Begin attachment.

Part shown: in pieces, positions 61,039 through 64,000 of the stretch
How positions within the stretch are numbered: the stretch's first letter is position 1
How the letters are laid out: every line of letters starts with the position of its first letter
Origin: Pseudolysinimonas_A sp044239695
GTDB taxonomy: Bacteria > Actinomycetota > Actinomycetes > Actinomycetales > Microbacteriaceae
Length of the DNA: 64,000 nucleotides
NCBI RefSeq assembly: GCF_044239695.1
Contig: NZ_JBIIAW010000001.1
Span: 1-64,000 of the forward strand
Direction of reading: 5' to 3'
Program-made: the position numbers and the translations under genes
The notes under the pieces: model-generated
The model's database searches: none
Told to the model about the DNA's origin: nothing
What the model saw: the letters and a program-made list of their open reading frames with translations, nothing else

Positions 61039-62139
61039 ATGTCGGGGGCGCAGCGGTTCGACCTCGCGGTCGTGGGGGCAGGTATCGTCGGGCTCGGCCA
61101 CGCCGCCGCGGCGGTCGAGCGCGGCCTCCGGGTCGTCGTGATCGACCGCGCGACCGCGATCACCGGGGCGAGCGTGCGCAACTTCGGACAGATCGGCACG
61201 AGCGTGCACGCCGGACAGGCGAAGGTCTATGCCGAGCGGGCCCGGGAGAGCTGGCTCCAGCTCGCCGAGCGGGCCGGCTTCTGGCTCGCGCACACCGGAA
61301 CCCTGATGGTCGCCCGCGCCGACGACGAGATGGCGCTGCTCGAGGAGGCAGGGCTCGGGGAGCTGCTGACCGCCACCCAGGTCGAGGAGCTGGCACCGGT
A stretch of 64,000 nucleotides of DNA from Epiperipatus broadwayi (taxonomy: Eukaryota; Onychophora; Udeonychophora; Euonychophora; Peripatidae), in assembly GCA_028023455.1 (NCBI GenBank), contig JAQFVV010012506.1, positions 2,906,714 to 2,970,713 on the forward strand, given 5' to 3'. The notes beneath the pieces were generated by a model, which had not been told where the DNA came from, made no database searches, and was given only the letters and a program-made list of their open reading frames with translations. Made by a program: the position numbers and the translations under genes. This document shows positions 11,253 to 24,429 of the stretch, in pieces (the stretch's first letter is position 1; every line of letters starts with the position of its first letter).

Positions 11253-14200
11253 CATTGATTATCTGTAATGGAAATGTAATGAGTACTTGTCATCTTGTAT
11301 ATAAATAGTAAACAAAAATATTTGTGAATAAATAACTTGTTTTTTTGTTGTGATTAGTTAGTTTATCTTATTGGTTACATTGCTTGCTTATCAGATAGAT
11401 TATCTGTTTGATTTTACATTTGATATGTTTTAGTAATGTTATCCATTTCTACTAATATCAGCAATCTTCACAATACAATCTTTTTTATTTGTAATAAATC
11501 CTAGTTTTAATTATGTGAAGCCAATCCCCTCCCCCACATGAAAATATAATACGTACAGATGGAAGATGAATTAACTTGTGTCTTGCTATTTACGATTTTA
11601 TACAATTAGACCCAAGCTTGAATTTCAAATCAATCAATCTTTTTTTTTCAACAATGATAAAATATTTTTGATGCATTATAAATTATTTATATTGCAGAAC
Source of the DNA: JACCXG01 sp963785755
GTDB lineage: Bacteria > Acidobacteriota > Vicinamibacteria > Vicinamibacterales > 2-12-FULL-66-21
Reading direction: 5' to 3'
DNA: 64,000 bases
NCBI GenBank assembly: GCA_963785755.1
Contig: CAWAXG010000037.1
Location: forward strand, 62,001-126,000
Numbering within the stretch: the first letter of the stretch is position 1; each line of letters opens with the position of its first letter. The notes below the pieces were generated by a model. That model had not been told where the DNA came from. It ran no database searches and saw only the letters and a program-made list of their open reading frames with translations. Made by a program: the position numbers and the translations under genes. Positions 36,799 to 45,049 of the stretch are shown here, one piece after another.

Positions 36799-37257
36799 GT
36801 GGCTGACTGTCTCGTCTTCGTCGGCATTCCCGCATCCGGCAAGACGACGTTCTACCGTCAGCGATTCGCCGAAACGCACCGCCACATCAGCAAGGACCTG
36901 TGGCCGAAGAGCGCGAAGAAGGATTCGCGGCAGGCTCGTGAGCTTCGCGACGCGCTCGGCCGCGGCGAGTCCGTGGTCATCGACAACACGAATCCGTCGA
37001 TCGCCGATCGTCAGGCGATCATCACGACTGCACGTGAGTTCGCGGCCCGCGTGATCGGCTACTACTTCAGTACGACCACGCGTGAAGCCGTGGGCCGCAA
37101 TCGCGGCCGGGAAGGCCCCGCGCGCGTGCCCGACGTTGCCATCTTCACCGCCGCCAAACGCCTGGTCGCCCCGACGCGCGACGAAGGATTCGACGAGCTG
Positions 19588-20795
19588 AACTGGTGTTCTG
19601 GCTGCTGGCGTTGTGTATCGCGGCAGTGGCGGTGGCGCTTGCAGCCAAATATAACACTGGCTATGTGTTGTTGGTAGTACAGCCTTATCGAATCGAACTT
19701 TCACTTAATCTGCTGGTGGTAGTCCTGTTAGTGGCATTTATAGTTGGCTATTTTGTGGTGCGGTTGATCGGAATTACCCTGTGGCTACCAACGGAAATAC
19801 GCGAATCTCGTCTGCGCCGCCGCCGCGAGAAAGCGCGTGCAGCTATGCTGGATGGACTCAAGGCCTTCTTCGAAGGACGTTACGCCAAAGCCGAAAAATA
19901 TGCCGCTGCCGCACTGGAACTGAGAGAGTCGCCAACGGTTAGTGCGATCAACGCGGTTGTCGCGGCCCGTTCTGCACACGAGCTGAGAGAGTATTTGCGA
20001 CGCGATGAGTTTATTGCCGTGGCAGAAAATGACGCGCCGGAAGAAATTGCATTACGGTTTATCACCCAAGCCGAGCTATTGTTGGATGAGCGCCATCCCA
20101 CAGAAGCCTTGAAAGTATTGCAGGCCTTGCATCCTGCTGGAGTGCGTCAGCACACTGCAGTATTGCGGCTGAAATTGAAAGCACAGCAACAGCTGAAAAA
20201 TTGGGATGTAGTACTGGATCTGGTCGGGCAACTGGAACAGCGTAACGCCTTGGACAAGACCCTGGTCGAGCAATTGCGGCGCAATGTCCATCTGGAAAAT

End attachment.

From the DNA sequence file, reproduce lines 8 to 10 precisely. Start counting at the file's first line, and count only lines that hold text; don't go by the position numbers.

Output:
Contig: NZ_JBIIAW010000001.1
Span: 1-64,000 of the forward strand
Direction of reading: 5' to 3'